Fengos v. The Queen
(July 17, 2014 – 2014 TCC 253) was a GST director’s liability decision. The appellant was an “outside” director of the debtor corporation:
 Good morning. I will now deliver my reasons in the appeal of Spiros Fengos. The appellant is appealing from an assessment dated January 12, 2012, which was issued under section 323 of the Excise Tax Act. Section 323 imposes solidary liability on a director of a corporation for that corporation’s failure to remit an amount of net tax. The amount of the assessment including tax and penalties is less than $3,000.
 It is not disputed that the corporation Levisted inc. defaulted on remitting net tax amounts for the period from January 1 to December 31, 2006. The amounts in question were due on April 2, 2007. It is not disputed that the appellant was a director of Levisted inc., a corporation incorporated under the Quebec Companies Act.
 The appellant testified that he became a shareholder and director of Levisted as a favour to Gérald Lévis. In the past, the appellant had purchased non‑pharmaceutical products from a company that at the time belonged to Mr. Lévis. Mr. Lévis’s former company had gone bankrupt, and Mr. Lévis wanted to start a new company in which he would work with his two sons.
 The appellant helped Mr. Lévis in two ways. On the one hand, he became a shareholder by buying treasury shares of the new company for $25,000 at the end of 2002. On the other hand, he guaranteed a $50,000 line of credit just over a year later. He was hoping to eventually make a little money from his investment; he also became a director of Levisted at the time.
 The appellant’s testimony was very clear that he was inactive as a director. He had never attended a board of directors’ meeting. He had never asked to see financial statements or reports. He did not ask questions. He did not receive reports or statements of account from the bank with regard to the line of credit or to anything else. He received a financial report from the company, if I understood the evidence correctly, for the company’s first fiscal year. There is no evidence that he asked what was happening with GST remittances.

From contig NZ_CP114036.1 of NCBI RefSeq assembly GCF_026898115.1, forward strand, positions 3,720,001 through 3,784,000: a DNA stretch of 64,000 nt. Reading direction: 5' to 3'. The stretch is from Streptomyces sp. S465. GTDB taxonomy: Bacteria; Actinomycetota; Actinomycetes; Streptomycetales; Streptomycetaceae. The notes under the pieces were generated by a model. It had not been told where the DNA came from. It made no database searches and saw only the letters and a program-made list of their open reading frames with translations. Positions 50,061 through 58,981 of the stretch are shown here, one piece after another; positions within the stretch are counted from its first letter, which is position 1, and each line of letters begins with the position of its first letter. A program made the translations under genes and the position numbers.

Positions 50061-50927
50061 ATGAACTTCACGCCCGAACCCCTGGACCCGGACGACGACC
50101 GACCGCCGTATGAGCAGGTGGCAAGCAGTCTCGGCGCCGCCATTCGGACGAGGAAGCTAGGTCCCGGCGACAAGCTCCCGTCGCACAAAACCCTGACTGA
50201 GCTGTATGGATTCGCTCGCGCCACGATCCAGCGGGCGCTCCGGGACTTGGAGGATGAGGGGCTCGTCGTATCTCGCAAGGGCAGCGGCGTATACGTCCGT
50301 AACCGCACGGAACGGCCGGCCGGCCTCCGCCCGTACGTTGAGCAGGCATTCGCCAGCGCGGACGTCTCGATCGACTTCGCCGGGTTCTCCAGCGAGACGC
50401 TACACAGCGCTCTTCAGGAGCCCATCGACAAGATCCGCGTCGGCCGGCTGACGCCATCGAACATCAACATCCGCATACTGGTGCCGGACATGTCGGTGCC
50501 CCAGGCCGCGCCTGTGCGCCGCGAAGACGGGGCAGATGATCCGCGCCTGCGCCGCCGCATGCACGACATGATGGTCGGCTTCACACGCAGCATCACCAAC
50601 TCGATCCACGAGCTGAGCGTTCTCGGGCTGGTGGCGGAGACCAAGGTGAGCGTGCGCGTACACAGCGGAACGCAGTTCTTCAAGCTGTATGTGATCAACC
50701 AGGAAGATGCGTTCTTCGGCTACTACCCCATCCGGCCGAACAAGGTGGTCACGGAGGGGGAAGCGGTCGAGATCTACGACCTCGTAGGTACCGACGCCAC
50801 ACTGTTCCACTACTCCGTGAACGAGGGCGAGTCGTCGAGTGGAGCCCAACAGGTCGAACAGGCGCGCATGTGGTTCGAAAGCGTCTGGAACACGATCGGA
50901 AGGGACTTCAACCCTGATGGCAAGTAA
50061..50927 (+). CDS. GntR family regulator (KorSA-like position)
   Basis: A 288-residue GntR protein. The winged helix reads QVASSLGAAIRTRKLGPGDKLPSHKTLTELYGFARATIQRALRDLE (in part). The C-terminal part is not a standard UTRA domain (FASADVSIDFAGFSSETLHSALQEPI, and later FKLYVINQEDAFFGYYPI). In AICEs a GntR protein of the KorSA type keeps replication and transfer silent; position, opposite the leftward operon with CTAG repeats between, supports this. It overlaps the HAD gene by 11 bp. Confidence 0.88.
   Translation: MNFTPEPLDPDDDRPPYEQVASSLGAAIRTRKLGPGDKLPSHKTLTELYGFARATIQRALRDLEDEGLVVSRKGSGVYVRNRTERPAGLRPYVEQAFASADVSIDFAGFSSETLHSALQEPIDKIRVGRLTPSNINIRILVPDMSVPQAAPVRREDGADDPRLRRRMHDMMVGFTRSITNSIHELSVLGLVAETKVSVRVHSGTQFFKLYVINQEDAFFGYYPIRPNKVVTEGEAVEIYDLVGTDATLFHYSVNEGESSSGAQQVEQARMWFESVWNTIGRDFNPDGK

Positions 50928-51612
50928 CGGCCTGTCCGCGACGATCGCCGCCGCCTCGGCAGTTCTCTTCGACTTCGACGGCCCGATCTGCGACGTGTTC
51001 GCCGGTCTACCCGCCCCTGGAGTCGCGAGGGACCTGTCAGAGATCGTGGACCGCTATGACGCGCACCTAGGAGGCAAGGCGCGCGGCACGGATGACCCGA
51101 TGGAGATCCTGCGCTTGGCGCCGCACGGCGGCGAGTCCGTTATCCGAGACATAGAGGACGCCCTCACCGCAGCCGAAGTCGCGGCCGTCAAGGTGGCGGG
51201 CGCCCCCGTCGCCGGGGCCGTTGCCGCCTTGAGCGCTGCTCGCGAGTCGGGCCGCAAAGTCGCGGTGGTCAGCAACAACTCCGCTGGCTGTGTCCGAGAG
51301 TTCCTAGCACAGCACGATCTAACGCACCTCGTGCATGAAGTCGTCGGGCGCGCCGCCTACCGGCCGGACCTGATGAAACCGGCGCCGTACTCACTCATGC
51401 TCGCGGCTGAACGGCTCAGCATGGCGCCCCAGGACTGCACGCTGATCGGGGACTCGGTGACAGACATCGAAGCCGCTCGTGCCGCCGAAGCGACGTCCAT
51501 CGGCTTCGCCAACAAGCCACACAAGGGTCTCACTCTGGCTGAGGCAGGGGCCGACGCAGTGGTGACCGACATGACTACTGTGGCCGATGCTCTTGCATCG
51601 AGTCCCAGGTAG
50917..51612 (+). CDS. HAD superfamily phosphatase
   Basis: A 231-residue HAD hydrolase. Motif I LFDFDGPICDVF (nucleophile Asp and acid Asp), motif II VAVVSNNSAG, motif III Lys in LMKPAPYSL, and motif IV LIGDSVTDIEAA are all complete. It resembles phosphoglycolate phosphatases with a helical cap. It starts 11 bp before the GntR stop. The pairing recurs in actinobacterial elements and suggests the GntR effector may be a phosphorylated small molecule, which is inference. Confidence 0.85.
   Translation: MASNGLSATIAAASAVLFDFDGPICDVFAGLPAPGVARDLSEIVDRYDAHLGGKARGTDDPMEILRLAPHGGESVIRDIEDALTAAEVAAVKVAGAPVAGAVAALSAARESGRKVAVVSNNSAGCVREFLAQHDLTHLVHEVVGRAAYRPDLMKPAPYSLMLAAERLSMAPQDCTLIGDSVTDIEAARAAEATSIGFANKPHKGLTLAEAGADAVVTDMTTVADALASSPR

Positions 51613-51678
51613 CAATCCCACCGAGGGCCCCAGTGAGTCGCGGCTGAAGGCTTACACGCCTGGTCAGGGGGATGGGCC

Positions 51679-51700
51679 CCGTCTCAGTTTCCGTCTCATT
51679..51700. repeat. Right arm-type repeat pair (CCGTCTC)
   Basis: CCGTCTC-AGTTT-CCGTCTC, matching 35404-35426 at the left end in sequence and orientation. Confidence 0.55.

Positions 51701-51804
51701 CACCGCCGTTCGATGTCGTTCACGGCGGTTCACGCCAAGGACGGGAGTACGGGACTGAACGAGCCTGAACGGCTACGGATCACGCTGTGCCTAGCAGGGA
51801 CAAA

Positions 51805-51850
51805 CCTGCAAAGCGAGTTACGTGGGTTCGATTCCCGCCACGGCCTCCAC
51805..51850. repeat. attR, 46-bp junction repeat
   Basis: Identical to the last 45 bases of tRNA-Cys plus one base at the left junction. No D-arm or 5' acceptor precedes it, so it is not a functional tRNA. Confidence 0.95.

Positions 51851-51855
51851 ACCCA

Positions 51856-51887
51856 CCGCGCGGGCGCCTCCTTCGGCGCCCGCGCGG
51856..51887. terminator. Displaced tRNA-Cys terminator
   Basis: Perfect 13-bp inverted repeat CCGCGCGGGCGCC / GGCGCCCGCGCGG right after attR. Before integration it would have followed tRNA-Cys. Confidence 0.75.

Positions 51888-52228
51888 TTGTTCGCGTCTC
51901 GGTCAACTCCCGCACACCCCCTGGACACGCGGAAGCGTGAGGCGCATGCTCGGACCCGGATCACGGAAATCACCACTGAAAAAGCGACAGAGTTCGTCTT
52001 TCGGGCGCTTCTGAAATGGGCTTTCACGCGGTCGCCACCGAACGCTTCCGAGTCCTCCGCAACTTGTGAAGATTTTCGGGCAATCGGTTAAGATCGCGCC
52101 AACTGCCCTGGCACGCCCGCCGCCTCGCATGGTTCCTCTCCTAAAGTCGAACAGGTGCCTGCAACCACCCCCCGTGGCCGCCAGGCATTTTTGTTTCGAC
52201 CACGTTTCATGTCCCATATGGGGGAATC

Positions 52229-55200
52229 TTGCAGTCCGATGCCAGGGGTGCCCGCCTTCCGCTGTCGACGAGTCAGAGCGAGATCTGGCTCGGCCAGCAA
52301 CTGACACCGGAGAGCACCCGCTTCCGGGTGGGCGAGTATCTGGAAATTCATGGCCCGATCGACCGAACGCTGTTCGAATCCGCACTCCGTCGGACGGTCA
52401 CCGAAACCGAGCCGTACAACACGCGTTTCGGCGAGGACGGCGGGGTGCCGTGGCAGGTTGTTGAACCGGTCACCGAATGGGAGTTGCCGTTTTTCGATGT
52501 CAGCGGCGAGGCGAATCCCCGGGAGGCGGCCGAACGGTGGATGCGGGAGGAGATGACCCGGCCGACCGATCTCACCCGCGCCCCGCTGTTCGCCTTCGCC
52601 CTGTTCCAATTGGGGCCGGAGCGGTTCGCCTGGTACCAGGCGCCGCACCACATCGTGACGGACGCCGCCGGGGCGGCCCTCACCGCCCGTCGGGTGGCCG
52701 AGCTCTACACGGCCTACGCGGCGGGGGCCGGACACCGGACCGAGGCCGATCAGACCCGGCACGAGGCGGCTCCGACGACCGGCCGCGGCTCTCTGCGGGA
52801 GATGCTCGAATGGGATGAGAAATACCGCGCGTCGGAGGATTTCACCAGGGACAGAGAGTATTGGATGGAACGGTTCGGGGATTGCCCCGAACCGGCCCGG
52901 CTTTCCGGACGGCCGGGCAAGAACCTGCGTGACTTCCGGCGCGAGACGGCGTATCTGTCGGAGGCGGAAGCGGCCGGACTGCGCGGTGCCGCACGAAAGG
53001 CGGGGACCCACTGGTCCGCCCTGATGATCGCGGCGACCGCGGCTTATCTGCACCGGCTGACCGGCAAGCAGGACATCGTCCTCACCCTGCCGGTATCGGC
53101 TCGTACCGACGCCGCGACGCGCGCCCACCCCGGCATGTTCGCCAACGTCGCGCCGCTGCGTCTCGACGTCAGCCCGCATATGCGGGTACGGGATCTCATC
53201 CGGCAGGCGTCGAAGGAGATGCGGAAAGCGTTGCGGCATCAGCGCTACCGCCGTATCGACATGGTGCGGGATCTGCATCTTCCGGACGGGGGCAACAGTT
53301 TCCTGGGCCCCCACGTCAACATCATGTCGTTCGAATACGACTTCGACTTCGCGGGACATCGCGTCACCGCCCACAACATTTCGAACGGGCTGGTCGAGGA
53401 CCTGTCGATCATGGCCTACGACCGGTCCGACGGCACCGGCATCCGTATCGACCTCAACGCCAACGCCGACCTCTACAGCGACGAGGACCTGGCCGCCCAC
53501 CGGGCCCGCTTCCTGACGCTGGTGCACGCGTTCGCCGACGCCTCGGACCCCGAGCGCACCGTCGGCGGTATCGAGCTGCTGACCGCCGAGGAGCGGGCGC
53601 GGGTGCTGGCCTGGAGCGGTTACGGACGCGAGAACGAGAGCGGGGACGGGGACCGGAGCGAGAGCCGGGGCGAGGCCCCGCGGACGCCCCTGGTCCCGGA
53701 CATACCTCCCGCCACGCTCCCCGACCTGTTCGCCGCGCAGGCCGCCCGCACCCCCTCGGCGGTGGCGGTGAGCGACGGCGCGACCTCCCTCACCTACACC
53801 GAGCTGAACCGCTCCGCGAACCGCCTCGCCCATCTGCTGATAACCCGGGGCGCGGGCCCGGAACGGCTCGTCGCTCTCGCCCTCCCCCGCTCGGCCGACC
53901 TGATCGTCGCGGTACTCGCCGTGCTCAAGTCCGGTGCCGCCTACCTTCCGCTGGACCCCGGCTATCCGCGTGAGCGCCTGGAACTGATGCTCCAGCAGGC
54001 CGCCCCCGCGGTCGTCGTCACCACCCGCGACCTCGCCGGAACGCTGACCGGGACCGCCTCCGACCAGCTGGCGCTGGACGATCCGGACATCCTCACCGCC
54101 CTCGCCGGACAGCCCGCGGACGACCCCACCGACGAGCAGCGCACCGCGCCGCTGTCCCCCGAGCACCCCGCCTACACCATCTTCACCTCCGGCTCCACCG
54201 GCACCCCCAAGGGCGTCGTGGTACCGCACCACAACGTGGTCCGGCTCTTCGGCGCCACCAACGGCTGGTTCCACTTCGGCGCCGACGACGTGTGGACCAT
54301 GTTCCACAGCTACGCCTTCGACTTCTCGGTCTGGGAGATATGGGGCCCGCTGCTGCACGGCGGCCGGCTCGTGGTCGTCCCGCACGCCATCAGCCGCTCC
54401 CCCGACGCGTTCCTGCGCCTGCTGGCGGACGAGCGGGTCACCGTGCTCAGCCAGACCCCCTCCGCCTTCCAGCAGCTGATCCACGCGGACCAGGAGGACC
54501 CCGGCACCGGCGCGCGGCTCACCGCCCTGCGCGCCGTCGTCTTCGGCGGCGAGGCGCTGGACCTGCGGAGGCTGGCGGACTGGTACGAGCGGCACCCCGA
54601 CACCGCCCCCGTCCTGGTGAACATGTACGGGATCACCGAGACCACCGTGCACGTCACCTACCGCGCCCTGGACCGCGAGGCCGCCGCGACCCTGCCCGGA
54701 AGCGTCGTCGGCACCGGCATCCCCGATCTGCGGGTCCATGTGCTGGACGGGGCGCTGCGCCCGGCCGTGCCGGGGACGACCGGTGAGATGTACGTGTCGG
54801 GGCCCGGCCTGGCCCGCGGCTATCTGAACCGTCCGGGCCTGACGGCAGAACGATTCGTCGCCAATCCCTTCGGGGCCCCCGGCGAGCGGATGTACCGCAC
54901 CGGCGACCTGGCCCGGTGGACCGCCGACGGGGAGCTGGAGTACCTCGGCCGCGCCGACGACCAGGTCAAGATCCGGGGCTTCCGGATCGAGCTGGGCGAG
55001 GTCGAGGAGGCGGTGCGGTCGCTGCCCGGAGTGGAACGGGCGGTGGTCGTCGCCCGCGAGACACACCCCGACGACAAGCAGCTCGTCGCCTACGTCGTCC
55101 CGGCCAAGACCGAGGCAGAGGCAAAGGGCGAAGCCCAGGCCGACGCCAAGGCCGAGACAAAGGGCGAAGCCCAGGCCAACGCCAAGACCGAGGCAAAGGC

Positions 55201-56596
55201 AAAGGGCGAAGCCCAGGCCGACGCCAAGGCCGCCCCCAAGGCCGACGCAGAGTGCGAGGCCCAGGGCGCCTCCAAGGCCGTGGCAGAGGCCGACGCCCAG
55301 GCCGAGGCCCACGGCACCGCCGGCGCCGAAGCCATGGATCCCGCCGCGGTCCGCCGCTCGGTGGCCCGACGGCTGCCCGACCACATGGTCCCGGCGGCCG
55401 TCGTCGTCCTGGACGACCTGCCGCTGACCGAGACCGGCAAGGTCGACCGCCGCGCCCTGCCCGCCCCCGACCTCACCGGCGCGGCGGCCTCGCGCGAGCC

Mr. Lévis came to see the appellant every two or three months, but Mr. Lévis’s visits were as a supplier for the appellant’s pharmacies. When the appellant saw Mr. Lévis, their conversations were very general and informal, and he concluded that everything was going well with the company.
 After June 21, 2006, and before 2009, the appellant’s involvement as a director of Levisted did not increase; he received no communications regarding the company until the bank asked him to honour his guarantee.
Put quite simply the Tax Court held that an outside director who did nothing in connection with a corporation and knew nothing about its affairs could not avail himself of the “due diligence” defense:
 The appellant claims that he is an outside director and that he only became liable when he knew that the business was having difficulties. According to the appellant, because he was not informed of the company’s difficulties, the consequence is that he had no obligation to act and that he is not liable as a director.
 The appellant was not involved day to day in the company’s operations, and I agree that he was an outside director. However, I have carefully read the case law on which the appellant is relying, and I cannot use the interpretation proposed by the appellant. In this case, not only was the appellant not informed, but he also made no effort to be informed. That does not constitute due diligence.
The appeal was dismissed from the bench.